I bought my first digital camera in 2003. It’s a Panasonic DMC-FZ1 and you can find a picture and review of it here. I bought it for a couple reasons: it’s 2.1 megapixels which looks acceptable if you’re printing 4x6s. It had options to shoot either 2 or 4fps at full resolution. 12x stabilized optical zoom and f1.8 meant it was very flexible. I went to the Pikes Peak International Hill Climb shortly after purchasing the camera. The zoom was very useful as we could see ~11 turns and 700 feet of elevation change. I used the multiple frame mode to shoot cars going through turns and then assembled them with panorama software.
I stopped using my FZ1 when I got my N95 in 2007 since it was much smaller, 5 megapixels, and always on me. When I lost the N95 I got a G1, which is a 3.2 camera that shoots images that look like ass, just like its iPhone competition.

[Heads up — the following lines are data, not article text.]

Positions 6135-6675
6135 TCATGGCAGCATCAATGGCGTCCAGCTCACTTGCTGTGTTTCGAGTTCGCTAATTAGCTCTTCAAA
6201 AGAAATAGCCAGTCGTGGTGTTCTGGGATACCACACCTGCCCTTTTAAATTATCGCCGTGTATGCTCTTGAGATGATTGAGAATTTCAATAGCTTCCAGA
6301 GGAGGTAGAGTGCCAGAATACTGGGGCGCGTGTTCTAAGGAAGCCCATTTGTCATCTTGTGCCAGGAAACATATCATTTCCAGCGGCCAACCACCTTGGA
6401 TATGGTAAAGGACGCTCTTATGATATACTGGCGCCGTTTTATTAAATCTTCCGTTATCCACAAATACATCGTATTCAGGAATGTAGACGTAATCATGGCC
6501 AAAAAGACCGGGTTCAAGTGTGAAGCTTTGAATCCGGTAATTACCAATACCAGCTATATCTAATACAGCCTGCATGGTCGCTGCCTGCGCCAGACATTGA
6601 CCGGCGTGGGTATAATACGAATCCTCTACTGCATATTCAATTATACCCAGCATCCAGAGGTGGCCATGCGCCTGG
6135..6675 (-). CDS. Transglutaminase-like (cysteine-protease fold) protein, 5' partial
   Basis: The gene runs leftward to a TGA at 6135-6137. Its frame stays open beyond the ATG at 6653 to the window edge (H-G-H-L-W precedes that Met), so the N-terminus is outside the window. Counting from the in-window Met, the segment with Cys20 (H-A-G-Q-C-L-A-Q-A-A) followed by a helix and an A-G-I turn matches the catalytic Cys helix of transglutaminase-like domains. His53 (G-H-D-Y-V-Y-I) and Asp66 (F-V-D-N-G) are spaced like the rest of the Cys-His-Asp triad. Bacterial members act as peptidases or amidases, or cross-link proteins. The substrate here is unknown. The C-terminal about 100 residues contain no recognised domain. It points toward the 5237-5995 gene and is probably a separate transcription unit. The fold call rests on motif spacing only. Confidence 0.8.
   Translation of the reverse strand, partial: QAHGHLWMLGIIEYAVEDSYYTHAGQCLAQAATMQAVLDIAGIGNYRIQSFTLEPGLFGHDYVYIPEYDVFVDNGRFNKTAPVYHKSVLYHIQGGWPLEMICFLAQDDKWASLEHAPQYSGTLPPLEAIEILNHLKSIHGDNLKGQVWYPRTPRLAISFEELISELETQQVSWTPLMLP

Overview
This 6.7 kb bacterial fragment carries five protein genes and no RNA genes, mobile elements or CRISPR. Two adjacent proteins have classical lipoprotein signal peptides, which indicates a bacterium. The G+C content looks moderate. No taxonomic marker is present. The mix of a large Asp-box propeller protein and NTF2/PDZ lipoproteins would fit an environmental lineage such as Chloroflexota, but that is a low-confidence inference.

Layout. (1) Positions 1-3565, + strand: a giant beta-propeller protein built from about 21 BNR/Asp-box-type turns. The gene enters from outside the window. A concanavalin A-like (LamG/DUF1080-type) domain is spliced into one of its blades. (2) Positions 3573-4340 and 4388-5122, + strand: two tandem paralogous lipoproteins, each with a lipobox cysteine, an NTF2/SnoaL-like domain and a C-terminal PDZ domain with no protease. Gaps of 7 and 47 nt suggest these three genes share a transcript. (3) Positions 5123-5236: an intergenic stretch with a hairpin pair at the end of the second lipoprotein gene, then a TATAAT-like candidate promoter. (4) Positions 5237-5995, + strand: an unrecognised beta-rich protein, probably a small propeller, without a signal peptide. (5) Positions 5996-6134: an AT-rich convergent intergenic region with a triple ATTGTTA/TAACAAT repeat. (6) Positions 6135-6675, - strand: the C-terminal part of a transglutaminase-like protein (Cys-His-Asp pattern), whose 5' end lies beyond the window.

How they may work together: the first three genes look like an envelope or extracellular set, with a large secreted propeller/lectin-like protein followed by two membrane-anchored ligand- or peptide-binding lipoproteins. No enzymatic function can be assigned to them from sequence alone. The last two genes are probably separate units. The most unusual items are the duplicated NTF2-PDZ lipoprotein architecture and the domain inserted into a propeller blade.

I’m talking about the FZ1 now because I recently put it back into service. I’ve been doing a lot of projects around the house and wanted better pictures for the blog. Using it again made me realize what I’ve been missing in a camera (I have no desire to be a DSLR person). The feature that really hooked me again was the manual white balance. I’m always working under fluorescents, sometimes with indirect sunlight; none of that matters since I can reset the white balance in less than two seconds. Having a real camera also means a functional macro mode. You get other nice features like being able to see the shutter speed the camera is planning on using so you can attempt to increase the lighting if it seems too slow.
It’s really been a great experience bringing back this piece of tech that I had pretty much written off. The only thing that’s missing is an Eye-Fi card to make it the perfect around the house camera.